What are we really voting on next Tuesday? The major issues in our democracy have been obscured behind layers of political white noise and an avalanche of innuendo. Long gone are the days when you could simply support or oppose abortion, supply-side economics, the nuclear triad, or welfare for the poor. The last two years have seen mounting campaigns against phantom enemies; conservative political operatives in particular have learned well the lessons of airborne electronic warfare. In that martial field the production, via chaff or digital signals, of false targets is a principle way to hide your own airplane.
And so politicians in this new American theater of operations have mastered the art of the straw man. Build him up and tear him down; just so long as the public doesn’t know the difference between the real subject and the red herring. The mythology of this midterm cycle began with, and has been mastered by, Republicans. But Democrats have fought back, usually clumsily, with their own brand of subterfuge. Regardless of who takes the tactical battles this Tuesday, our democracy has been dealt a stunning strategic setback this cycle. A brief summary of this campaign’s myths and legends follows after the break…what follows after the election is anybody’s guess.
The archetypal American politician works the rope lines at small town parades, shaking hands and kissing babies. Politicians also like to give out tokens of their appreciation to the constituency, party favors and earmarks usually go over well. This is a time-honored ritual that is not without redeeming qualities. Representatives serve at the pleasure, and for the benefit, of the citizens in their districts. Good constituent service, and the ability to remember someone’s name, go along way with the average voter.
Other redeeming qualities long appreciated, have fallen under scrutiny in these volatile times. Earmarks, as an example, used to be a measuring stick for the effectiveness of a member of Congress. The items now derisively referred to as pork-barrel spending are nothing more or less than targeted line items; projects in the district that allow federal taxes harvested from the area to return to the area. Having spent some time looking at earmarks myself, I have seen some crazy ones. But most voters would be surprised at the rather mundane and mostly reasonable list of projects completed with federal tax dollars. Far from the vagaries of the main body of the federal budget, earmarks represent transparent spending that is easy to track and evaluate.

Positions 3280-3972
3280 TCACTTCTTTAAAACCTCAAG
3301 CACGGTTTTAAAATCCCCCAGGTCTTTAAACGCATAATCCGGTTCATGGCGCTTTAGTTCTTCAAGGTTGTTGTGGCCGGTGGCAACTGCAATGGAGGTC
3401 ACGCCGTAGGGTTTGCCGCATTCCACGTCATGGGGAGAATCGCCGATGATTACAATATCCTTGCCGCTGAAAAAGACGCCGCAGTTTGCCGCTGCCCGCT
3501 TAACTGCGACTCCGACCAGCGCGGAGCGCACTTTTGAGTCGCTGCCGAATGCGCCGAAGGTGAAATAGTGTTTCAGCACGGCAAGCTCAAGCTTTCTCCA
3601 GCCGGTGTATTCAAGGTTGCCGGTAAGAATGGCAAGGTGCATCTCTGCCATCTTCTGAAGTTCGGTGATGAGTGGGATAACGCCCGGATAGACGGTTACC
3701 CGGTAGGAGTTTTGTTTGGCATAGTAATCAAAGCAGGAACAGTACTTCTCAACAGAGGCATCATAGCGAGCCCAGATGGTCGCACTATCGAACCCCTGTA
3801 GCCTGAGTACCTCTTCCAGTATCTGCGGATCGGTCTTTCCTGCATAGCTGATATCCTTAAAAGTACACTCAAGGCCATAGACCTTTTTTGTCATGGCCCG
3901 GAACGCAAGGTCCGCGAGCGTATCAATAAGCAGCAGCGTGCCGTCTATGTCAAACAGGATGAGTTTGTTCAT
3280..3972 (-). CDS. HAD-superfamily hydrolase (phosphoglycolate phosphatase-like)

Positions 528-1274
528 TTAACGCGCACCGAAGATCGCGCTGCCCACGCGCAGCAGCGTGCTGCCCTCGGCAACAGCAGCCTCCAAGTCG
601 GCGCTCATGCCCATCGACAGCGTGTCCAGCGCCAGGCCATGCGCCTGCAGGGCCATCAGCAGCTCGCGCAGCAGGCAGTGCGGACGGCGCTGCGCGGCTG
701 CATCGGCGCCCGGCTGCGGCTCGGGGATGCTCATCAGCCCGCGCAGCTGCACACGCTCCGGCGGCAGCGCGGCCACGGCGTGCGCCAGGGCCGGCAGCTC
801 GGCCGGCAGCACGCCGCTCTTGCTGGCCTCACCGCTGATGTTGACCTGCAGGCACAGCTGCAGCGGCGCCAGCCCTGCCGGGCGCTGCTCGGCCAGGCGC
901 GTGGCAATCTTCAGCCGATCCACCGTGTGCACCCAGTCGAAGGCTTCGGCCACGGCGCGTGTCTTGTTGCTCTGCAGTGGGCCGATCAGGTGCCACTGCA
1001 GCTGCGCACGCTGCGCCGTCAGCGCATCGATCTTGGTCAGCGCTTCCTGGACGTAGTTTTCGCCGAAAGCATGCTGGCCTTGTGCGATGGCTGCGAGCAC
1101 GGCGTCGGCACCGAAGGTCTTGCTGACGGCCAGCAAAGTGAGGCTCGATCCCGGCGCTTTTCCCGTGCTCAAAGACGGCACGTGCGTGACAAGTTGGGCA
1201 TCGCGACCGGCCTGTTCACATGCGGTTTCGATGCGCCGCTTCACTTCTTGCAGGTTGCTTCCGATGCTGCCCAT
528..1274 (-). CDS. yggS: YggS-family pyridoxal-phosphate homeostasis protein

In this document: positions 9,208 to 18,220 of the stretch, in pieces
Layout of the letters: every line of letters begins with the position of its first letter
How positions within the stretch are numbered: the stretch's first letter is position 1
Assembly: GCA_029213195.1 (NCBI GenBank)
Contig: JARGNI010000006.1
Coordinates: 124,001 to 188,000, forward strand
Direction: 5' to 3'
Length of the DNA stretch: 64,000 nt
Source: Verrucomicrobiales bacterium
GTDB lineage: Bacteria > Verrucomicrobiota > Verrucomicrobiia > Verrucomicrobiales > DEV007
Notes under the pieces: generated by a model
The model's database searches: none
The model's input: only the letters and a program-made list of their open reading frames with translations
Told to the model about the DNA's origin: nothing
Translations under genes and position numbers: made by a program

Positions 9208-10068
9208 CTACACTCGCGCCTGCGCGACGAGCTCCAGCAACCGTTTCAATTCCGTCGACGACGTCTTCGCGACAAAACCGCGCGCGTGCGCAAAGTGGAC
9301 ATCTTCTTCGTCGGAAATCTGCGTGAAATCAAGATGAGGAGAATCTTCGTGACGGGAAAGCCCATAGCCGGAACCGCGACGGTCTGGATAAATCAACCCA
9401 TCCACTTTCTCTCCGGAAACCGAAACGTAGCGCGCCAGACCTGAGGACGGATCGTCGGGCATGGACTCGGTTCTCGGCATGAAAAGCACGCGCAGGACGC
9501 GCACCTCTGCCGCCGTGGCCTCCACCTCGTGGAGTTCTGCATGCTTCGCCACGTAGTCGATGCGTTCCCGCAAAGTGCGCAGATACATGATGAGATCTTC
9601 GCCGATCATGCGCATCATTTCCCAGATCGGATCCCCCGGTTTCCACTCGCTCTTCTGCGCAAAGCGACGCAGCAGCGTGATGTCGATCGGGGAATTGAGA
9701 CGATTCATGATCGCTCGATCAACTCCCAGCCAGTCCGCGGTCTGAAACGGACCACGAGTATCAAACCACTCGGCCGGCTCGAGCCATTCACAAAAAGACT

TARP, Wall Street, big banks, investment banks, car companies, Stimulus, housing bubbles, Fannies & Freddie, deficits, exploding deficits, extended unemployment benefits, lions, tigers, and bears…oh my! I really don’t blame folks for screaming; “What the heck is going on!” In answer to all of this complexity, some news outlets and politicians have “simplified” the situation for us common folk. In their words, the bailout and stimulus, TARP and other measures are all the same deal. And, in the common refrain of our time, they are all President Obama’s fault.
Of course, some of this is the responsibility of our current president, while some of the “blame” goes to the previous president. It is my contention that most of this activity was necessary and effective, if not always executed with the greatest efficiency. Our economy is in a bad way now, but it would have been much, much worse. I think it is critical that we explore these issues, because the policies that made them necessary are threatening to make a second pass. The story of the Great Recession is a story of Americans spending a great deal of money without getting much of substance in return.